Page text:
Made to Batch
RMC mixers and batching plants are taking on customised roles to suit varied and ever-changing industry needs.
BY Mitalee Kurdekar
Concrete is omnipresent in our built environment – be it in buildings, roads, bridges, railways, or dams. Well-mixed, cohesive concrete having a high strength and durability are key requirements for the construction sector and something that users are always looking for. Yet, user needs are constantly evolving too. As a result, newer concretes with special capabilities are being developed and used today.
One of the latest requirements being witnessed is in high-rise structures or quick-completion projects, where the ability to pump concrete to great heights and at a faster rate with very good flowability is of paramount importance. This has led to the emergence of highly capable Ready Mix Concrete (RMC) and batching plants in present day construction activities.
Evolution of equipment
If one looks at the Indian construction industry, one would agree that the processes are heavily labour intensive and therefore the quality of construction usually suffers due to lack of consistency and uniformity. The pace at which automation was introduced in this industry was very slow until the 1990s, due to the free availability of cheap labour, the sheer number of small developers and contractors and consequent lack of capital investment. Even today the level of mechanisation in this industry is far below that of most developed economies.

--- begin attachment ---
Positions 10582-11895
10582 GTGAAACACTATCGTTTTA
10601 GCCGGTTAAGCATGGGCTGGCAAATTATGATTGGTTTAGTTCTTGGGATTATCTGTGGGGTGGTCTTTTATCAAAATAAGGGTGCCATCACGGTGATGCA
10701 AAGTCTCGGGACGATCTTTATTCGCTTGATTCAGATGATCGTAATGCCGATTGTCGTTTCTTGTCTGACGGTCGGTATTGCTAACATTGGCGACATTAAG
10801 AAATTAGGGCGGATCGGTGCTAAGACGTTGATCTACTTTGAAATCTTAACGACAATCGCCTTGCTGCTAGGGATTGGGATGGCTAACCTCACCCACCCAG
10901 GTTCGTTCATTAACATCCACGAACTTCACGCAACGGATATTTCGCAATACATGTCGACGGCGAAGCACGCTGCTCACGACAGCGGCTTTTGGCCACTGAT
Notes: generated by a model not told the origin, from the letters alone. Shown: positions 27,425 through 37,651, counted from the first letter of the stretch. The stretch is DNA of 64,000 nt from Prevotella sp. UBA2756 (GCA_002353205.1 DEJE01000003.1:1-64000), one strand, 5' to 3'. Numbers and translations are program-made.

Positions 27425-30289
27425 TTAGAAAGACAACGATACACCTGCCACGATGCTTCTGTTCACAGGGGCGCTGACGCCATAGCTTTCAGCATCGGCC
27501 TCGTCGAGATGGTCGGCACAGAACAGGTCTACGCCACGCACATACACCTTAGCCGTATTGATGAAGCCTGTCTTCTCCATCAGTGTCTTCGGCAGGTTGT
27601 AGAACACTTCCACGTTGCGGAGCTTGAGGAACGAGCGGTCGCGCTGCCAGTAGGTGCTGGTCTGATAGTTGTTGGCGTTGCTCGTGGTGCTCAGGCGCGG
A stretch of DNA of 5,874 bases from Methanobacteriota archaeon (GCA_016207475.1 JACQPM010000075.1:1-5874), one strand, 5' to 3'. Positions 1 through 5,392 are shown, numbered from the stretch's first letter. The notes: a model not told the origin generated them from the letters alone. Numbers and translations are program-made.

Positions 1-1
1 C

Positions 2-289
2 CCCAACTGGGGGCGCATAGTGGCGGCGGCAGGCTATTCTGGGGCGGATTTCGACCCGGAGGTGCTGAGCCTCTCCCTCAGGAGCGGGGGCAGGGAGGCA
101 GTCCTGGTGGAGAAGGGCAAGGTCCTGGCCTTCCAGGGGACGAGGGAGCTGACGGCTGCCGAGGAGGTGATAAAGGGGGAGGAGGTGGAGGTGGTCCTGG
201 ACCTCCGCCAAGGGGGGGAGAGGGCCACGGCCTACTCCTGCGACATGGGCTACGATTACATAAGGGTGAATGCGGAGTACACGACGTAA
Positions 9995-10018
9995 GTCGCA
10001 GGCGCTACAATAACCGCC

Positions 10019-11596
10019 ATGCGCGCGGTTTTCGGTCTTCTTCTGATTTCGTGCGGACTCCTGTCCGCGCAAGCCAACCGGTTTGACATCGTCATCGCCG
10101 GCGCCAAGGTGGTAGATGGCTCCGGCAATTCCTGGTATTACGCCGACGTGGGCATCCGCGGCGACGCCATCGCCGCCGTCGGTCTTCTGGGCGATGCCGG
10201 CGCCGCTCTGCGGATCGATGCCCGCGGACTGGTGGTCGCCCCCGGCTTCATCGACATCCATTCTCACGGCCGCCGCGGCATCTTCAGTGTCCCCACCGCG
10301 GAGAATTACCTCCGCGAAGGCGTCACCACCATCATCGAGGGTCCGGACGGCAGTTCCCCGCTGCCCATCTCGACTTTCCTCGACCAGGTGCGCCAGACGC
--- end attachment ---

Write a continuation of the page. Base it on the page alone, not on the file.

However, in the last couple of decades, with the gradual proliferation of large scale developers with their own construction capabilities and supportive/ancillary industries like large scale cement plants, pre-fab bricks and RMC batching plants, the scene in India has undergone a significant change. Modern age developers/contractors look for speed of execution and enhanced quality of work so that projects enjoy quicker turnaround times, thereby offering optimum value for money spent not only by them, but also by their customers. In that sense, the setting up of RMC mixers and batching plants nearer the point of use has become imperative for their overall growth strategy.
VG Sakthikumar, MD, Schwing Stetter Sales and Services, provided an interesting argument for these mechanisation initiatives, saying, “Due to exponential growth in urbanisation and industrialisation, by-products from cement, steel and other industries such as Ground Granulated Blast furnace Slag (GGBS) are becoming an increasing concern for recycling and waste management. At the same time, studies have revealed that the usage of GGBS in concrete as a partial replacement for Ordinary Portland Cement (OPC) has increased the compressive strength, tensile strength, durability and decreased the permeability, embodied energy and cost per cubic metre. Given the numerous advantages of these industrial by-products, RMC industries have partially replaced cement with fly ash, GGBS, ultrafine GGBS or silica fume, which are by-products of other industries. Currently over 40-45% of the concrete supplied by RMC companies in India has a replacement of fly ash and GGBS. The environmental friendliness of concrete can be considerably enhanced if the rate of fly ash utilisation by the concrete industry is accelerated in ash-producing countries.”